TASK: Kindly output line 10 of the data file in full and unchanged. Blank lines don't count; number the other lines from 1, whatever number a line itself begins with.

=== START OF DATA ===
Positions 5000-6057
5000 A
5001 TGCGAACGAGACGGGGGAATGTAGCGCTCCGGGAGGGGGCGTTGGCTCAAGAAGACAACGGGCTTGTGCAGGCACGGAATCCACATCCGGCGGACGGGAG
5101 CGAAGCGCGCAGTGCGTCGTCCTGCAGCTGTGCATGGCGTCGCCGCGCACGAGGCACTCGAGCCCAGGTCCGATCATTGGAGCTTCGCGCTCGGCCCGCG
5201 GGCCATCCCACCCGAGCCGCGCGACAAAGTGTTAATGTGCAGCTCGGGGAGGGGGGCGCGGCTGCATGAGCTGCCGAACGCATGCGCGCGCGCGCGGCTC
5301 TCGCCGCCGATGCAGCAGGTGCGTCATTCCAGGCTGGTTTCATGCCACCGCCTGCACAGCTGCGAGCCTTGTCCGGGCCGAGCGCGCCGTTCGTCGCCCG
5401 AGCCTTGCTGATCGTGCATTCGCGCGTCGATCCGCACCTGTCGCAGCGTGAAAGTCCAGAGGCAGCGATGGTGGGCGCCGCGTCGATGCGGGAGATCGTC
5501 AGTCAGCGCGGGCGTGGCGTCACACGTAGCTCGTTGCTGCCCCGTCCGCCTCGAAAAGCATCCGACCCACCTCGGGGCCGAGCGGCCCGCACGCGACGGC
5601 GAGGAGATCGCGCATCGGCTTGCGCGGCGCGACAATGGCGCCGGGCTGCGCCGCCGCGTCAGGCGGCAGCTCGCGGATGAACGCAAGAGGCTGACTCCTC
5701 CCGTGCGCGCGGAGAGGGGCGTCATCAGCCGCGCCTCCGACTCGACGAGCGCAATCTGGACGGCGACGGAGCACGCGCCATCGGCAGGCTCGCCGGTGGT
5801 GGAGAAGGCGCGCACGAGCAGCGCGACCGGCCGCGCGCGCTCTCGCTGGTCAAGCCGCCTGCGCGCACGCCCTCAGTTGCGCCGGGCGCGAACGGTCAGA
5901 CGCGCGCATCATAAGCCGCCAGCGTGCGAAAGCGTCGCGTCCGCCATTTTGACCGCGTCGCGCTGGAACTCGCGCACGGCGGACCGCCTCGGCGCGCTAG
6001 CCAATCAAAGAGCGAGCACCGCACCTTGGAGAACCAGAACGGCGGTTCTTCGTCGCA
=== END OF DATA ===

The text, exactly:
5701 CCGTGCGCGCGGAGAGGGGCGTCATCAGCCGCGCCTCCGACTCGACGAGCGCAATCTGGACGGCGACGGAGCACGCGCCATCGGCAGGCTCGCCGGTGGT